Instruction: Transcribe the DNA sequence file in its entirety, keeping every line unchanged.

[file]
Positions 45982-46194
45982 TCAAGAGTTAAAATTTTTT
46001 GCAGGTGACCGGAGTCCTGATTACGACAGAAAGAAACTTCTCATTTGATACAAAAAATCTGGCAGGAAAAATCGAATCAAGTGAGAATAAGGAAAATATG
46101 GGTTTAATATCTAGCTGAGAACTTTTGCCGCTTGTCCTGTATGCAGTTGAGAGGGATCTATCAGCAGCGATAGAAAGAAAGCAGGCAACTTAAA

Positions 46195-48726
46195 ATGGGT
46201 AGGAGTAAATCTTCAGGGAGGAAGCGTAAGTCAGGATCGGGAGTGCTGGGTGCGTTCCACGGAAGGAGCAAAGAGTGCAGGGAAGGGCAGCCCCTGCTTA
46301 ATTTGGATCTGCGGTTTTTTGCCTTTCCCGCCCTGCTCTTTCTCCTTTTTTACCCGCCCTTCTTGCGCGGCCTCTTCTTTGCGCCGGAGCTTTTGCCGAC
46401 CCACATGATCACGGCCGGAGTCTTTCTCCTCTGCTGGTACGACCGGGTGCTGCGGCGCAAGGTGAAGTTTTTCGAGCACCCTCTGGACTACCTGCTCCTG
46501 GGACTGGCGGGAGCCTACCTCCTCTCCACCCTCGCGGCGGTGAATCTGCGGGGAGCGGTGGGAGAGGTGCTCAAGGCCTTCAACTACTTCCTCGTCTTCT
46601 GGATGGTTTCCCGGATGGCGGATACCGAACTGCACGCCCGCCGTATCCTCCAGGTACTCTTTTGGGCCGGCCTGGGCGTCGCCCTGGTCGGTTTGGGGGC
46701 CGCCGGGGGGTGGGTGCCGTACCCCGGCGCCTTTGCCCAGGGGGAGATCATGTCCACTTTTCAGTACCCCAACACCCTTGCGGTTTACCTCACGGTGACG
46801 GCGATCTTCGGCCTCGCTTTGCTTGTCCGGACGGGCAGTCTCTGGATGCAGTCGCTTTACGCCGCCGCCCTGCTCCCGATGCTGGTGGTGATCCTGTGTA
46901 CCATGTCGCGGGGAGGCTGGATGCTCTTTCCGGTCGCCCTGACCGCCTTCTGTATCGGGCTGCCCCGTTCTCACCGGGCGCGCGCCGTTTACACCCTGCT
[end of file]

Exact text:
Positions 45982-46194
45982 TCAAGAGTTAAAATTTTTT
46001 GCAGGTGACCGGAGTCCTGATTACGACAGAAAGAAACTTCTCATTTGATACAAAAAATCTGGCAGGAAAAATCGAATCAAGTGAGAATAAGGAAAATATG
46101 GGTTTAATATCTAGCTGAGAACTTTTGCCGCTTGTCCTGTATGCAGTTGAGAGGGATCTATCAGCAGCGATAGAAAGAAAGCAGGCAACTTAAA

Positions 46195-48726
46195 ATGGGT
46201 AGGAGTAAATCTTCAGGGAGGAAGCGTAAGTCAGGATCGGGAGTGCTGGGTGCGTTCCACGGAAGGAGCAAAGAGTGCAGGGAAGGGCAGCCCCTGCTTA
46301 ATTTGGATCTGCGGTTTTTTGCCTTTCCCGCCCTGCTCTTTCTCCTTTTTTACCCGCCCTTCTTGCGCGGCCTCTTCTTTGCGCCGGAGCTTTTGCCGAC
46401 CCACATGATCACGGCCGGAGTCTTTCTCCTCTGCTGGTACGACCGGGTGCTGCGGCGCAAGGTGAAGTTTTTCGAGCACCCTCTGGACTACCTGCTCCTG
46501 GGACTGGCGGGAGCCTACCTCCTCTCCACCCTCGCGGCGGTGAATCTGCGGGGAGCGGTGGGAGAGGTGCTCAAGGCCTTCAACTACTTCCTCGTCTTCT
46601 GGATGGTTTCCCGGATGGCGGATACCGAACTGCACGCCCGCCGTATCCTCCAGGTACTCTTTTGGGCCGGCCTGGGCGTCGCCCTGGTCGGTTTGGGGGC
46701 CGCCGGGGGGTGGGTGCCGTACCCCGGCGCCTTTGCCCAGGGGGAGATCATGTCCACTTTTCAGTACCCCAACACCCTTGCGGTTTACCTCACGGTGACG
46801 GCGATCTTCGGCCTCGCTTTGCTTGTCCGGACGGGCAGTCTCTGGATGCAGTCGCTTTACGCCGCCGCCCTGCTCCCGATGCTGGTGGTGATCCTGTGTA
46901 CCATGTCGCGGGGAGGCTGGATGCTCTTTCCGGTCGCCCTGACCGCCTTCTGTATCGGGCTGCCCCGTTCTCACCGGGCGCGCGCCGTTTACACCCTGCT